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Witnesses in murder trial appear on drug charges

Casey Jo Christiansen and Michael Earl Hawkins

Two of the state’s witnesses in the homicide trial of Tiawain Johnson were back in Douglas County Circuit Court on Friday, a week after a jury acquitted Johnson.

This time, Michael Earl Hawkins and Casey Jo Christiansen sat at the defendant’s table instead of on the witness stand.

Hawkins, 28, of Chicago pleaded guilty to three felony drug charges — two counts of delivering heroin and one count of delivering cocaine. Seven additional drug charges were dismissed, but read in for sentencing. A joint recommendation was made for four years in prison and three years extended supervision with credit for the more than two years Hawkins has already spent behind bars.

Judge Kelly Thimm instead ordered a pre-sentencing investigation.

“I may accept the joint recommendation, I may accept the recommendation of the PSI or I may do something different,” the judge told Hawkins, stressing that he is not bound by anyone’s recommendation. Sentencing was set for July 24.

The maximum penalty on each heroin delivery charge is 12½ years in prison and up to $25,000 in fines; the maximum penalty for the cocaine charge is 10 years in prison and a fine of up to $25,000.

Christiansen, 25, of Superior appeared earlier Friday. Her attorney Chris Gramstrup said he did receive an offer from District Attorney Dan Blank on Thursday, but he had some problems with the agreement that he wanted to talk with Blank about. The status conference was rescheduled for this week. Christiansen faces felony charges of possession with intent to deliver cocaine and heroin, both as a party to a crime, and maintaining a drug trafficking place. If convicted, she could be sentenced up to 40 years in prison for the cocaine charge, 25 years for the heroin charge and 3½ years for maintaining a drug trafficking place. Christiansen remains free on $2,000 cash bail.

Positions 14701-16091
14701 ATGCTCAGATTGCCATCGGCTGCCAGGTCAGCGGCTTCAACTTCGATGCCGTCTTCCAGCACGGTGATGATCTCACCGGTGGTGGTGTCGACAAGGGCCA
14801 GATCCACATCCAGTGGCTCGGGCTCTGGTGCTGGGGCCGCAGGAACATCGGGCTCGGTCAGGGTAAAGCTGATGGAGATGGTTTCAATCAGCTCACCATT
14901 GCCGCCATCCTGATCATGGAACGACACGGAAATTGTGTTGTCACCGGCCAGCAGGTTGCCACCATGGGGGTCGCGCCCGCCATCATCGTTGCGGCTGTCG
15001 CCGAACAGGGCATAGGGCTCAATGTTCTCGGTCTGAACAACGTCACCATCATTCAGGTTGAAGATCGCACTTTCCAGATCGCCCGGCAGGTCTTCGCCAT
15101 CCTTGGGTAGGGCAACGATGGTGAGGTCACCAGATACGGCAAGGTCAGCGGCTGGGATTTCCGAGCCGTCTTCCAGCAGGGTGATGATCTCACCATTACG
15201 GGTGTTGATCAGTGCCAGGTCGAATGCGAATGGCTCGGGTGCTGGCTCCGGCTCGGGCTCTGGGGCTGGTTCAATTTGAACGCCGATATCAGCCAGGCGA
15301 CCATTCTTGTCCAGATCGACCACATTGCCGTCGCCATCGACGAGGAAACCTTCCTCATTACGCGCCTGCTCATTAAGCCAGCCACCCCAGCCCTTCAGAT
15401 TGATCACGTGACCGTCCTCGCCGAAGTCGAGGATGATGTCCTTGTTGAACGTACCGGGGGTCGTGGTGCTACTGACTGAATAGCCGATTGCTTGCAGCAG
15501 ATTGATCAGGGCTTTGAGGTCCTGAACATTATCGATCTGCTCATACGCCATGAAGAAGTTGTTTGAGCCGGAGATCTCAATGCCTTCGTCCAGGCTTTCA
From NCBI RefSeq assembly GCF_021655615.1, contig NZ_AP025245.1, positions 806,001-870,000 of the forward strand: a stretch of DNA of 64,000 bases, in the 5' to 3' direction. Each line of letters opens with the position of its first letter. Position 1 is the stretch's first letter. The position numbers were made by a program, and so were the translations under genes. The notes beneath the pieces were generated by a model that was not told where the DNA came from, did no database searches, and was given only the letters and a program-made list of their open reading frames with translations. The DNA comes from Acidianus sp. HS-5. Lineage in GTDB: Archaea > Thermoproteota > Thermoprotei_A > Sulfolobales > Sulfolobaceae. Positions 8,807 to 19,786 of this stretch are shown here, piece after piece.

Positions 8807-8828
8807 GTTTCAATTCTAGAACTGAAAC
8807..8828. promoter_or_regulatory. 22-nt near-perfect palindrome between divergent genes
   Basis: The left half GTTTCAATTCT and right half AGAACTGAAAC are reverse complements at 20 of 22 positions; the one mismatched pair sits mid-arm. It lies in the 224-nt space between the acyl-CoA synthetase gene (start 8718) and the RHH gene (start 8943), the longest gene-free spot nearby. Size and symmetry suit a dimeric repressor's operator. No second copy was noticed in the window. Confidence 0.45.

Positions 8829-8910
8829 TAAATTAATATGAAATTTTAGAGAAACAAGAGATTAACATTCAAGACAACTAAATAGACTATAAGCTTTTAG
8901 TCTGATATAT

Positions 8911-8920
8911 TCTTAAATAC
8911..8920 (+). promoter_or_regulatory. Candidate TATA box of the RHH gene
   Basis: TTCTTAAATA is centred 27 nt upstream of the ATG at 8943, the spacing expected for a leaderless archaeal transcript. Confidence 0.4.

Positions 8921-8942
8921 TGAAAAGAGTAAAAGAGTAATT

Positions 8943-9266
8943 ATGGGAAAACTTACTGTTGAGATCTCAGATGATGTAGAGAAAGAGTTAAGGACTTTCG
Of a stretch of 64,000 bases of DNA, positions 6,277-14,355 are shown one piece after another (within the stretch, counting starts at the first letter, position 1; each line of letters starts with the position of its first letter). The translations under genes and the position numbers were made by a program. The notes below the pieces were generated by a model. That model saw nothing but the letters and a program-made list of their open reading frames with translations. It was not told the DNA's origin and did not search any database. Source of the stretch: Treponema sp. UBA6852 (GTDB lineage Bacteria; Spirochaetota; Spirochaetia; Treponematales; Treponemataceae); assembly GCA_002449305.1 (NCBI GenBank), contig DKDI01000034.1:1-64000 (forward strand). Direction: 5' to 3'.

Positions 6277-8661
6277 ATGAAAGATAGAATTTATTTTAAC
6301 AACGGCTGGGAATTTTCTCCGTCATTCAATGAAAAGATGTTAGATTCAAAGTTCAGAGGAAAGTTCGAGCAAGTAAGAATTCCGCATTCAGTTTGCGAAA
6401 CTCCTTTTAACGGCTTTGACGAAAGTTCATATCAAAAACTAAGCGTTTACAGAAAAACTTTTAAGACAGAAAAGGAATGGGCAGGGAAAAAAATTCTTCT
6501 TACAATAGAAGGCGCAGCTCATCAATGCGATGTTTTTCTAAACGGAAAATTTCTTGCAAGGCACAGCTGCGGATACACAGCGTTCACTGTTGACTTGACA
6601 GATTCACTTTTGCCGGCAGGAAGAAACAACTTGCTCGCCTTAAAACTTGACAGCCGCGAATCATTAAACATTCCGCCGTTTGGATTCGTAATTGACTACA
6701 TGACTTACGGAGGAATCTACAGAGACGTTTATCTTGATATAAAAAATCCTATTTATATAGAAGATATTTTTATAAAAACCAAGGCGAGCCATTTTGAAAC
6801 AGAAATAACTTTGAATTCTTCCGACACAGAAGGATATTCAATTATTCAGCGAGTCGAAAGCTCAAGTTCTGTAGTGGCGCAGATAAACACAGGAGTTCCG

Hawkins and his brother, Jerard Hampton, testified during the homicide trial that they heard Johnson confess to the fatal shooting of Toriano Dawen Cooper. Cooper was shot Jan. 15, 2012, while working on a car outside a Superior residence. Christiansen, Hampton’s girlfriend, corroborated most of Hampton’s story.

Johnson’s defense lawyer, Aaron Nelson, suggested to the jury that the witnesses all had reasons to lie about Johnson being the killer. Most significant, he argued, testimony leading to the successful prosecution of Johnson could improve their legal situations in the form of plea deals or other considerations.

A jury of eight women and four men found Johnson not guilty of first degree intentional homicide after 2½ hours of deliberation.

Hampton, 33, faces seven felony drug charges and one count of possession of a firearm by a felon. His next court appearance is set for Wednesday.